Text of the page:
Julian Is a Mermaid by Jessica Love (Walker) is fabulous in every sense. Riding the subway home from swimming with his Nana one day, Julian, a young afro-Latin New Yorker, is entranced by a trio of ladies dressed up like colourful mermaids. Back at Nana’s, while she’s in the bath, he resolves to transform himself into a mermaid too, trashing the place in the process. The moment Nana first sees Julian in trailing skirt, lipstick and a headdress fashioned from ferns is both moving and a landmark for acceptance and gender portrayal in picture books. “Oh,” she simply says (ignoring the mess), and hands him a necklace to complete his look before sweeping him out of the house to join in at a mermaid parade.
With a palette that’s both earthy and carnivalesque, Love has created the year’s most striking illustrations, and urges readers, with minimal words, to be who you want to be, dress how you like, find your own tribe. The sultry heat of New York, where Californian-born Love now lives (and where there’s an actual mermaid parade annually), radiates from the pages, and its cast of cool extras – old guys hanging out, two girls sipping soda – seem to have wandered straight off the streets of Spike Lee’s Do the Right Thing. A remarkable debut that should be sashaying off the shelves, it will particularly appeal to those parents and carers with a penchant for RuPaul’s Drag Race.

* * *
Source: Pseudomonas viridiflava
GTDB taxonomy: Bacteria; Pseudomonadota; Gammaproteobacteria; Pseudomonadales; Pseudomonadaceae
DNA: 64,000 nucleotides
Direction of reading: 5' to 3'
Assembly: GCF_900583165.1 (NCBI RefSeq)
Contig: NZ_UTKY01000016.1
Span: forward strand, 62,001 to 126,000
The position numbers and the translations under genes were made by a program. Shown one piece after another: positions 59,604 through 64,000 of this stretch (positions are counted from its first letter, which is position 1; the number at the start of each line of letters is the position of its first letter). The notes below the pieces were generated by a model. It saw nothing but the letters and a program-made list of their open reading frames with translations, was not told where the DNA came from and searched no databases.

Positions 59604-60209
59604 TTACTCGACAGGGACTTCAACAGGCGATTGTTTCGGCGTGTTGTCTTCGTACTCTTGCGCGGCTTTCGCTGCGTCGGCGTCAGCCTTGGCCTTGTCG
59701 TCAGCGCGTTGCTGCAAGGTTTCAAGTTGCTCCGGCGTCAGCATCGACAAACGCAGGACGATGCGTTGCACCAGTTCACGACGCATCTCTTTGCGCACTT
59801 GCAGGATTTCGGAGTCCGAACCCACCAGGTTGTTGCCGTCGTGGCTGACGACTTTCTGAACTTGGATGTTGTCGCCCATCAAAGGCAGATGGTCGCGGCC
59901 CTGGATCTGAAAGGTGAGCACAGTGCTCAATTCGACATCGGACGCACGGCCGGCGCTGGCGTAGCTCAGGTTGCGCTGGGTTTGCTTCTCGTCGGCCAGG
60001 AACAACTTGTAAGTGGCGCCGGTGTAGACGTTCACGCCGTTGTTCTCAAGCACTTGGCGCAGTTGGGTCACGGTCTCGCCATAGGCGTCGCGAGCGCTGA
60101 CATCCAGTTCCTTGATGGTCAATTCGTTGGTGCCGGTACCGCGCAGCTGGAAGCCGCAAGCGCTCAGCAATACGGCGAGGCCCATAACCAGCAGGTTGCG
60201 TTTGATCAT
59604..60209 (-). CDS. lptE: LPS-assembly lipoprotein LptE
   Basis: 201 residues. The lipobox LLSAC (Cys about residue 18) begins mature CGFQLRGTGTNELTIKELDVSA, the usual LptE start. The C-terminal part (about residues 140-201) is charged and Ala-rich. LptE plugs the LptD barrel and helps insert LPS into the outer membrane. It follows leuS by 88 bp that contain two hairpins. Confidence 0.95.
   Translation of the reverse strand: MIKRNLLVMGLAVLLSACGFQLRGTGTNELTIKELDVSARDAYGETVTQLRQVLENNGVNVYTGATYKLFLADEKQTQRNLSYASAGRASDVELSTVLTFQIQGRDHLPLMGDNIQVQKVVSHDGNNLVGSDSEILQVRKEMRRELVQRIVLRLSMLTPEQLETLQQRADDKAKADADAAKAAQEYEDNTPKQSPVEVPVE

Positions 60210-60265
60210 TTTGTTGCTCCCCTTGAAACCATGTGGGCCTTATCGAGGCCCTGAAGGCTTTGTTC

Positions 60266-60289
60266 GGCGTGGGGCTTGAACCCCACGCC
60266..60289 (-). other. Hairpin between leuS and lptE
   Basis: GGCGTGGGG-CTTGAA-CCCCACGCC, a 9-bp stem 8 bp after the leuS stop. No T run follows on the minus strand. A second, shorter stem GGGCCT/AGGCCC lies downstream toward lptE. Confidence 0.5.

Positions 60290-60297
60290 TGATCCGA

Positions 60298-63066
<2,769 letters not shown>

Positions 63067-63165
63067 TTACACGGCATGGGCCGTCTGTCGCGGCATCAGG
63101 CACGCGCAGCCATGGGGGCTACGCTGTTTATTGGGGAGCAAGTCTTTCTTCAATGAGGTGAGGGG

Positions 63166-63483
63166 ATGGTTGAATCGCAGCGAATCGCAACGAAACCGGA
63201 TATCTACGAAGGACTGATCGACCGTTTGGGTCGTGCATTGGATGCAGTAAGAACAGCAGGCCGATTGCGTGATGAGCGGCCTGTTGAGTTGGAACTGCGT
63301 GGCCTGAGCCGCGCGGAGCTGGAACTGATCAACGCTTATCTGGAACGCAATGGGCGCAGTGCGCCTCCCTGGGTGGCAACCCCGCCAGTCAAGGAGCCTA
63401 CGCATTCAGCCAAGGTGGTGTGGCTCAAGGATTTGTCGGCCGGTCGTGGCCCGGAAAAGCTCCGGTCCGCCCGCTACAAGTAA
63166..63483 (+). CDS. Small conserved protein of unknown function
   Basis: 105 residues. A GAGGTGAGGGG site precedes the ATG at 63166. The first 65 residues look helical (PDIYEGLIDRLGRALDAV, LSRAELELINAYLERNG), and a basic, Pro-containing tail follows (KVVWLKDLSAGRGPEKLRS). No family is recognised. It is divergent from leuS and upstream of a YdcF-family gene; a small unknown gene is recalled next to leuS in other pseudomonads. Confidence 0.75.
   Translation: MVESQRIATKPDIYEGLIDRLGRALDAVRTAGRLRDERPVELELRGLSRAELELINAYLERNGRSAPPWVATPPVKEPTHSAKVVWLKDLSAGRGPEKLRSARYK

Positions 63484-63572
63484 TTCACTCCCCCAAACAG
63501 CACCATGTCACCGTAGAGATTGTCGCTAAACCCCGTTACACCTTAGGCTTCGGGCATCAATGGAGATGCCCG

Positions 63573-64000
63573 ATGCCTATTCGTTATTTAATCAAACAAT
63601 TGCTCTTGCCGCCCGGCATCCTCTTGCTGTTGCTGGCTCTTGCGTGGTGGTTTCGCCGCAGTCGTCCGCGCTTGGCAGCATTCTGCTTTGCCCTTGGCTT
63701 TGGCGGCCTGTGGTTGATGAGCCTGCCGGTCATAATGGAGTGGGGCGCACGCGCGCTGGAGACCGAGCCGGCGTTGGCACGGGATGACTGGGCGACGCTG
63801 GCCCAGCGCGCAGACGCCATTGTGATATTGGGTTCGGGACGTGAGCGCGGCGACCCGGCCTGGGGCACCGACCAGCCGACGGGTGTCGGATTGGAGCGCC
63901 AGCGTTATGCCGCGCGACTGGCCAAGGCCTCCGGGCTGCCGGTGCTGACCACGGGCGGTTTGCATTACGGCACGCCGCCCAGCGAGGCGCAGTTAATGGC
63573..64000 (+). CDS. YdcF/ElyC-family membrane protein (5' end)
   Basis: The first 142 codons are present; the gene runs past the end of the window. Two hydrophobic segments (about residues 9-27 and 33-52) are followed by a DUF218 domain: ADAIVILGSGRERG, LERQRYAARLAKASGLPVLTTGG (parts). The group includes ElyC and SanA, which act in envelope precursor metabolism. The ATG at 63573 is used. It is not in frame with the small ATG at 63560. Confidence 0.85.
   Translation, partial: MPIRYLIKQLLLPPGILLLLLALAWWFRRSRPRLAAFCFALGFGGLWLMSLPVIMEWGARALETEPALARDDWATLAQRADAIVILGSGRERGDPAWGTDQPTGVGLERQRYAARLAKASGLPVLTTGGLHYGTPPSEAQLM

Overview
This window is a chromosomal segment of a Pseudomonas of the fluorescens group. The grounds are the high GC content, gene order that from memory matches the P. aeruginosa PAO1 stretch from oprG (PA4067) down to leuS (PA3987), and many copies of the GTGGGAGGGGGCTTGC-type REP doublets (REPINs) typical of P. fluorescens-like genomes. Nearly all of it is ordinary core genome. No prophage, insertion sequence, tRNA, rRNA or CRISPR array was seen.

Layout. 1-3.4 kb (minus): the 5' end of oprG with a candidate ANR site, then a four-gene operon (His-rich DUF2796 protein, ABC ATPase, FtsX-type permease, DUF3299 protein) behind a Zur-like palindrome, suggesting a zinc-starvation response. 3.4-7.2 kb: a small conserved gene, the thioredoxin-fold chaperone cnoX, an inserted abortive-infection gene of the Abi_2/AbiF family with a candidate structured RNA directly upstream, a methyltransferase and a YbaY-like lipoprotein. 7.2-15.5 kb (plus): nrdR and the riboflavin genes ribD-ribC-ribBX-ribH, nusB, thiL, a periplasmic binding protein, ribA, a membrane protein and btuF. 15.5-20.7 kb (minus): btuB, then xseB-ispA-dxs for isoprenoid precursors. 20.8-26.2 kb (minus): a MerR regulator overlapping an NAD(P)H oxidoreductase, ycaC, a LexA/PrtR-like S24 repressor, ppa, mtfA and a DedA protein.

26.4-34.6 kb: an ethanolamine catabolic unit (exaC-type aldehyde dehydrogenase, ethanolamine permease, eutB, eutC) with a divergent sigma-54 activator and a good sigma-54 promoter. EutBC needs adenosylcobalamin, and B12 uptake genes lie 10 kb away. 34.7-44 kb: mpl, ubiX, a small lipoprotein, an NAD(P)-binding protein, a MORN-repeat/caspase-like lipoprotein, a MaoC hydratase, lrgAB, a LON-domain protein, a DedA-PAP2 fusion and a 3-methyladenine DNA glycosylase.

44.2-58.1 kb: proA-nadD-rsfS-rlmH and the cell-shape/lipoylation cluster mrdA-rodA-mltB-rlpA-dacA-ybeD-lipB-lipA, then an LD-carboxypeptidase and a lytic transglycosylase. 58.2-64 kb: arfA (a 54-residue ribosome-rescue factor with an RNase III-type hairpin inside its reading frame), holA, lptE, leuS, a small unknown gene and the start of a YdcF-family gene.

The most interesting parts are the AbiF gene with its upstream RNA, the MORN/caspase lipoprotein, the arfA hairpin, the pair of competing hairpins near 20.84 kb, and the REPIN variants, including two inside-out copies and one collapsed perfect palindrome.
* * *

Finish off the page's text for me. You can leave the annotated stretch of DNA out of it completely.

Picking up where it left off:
Aided by all the kit she stashes in her curly bouffant, the bold and brilliant heroine from Nadia Shireen’s Billy and the Beast (Vintage) saves her woodland friends from a terrible green beast. A refreshing picture book star, Billy wears a cagoule and wellies, she’s warm but no-nonsense, and proposes, after the beast has been beaten, they all go home for chips.
Elsewhere, more role models, from Boudicca to Beyoncé, can be found in Elena Favilli and Francesca Cavallo’s Good Night Stories for Rebel Girls 2 (Timbuktu Labs). A publishing phenomenon, the first collection of tales about inspiring real-life women spawned dozens of imitators, but this follow-up proves the original is still the best.
My funny favourites of the year are Baby’s First Bank Heist (Jim Whalley and Stephen Collins, Bloomsbury), which zips along in rhyming verse, telling the tale of a kid so desperate for a pet that he turns to a life of crime. Collins’s drawings are so rich in detail that repeated reading pays off. (Spot the animals cunningly hidden by Frank in his house or ‘The Getaway’ film poster on the bus where Frank sits, rotund as a watermelon, babygrow stuffed with bank notes).Dave the Lonely Monster (Simon & Schuster) is a whiskery, purple monster holed up in a retirement cave, having quit terrorising the townsfolk and taken up knitting. This riot of colour and craziness from the creators of Dogs Don’t Do Ballet, Anna Kemp (words) and Sara Ogilvie (pictures), finds old raver Dave teaming up with a six-year-old knight to persuade a crowd of bored locals that love – not monster bashing – is the answer, by getting them to hit the dancefloor.
Meanwhile, the animals in The Antlered Ship (Frances Lincoln) from Dashka Slater and illustrators the Fan Brothers are sailing the seven seas. While some, like Victor the pigeon, seek adventure, Marco the fox wants answers. “Why don’t trees ever talk?” “Do islands like being alone?” A thoughtful, philosophical tale which beautifully captures the natural world, it also features 2018’s most motley crew of pirates.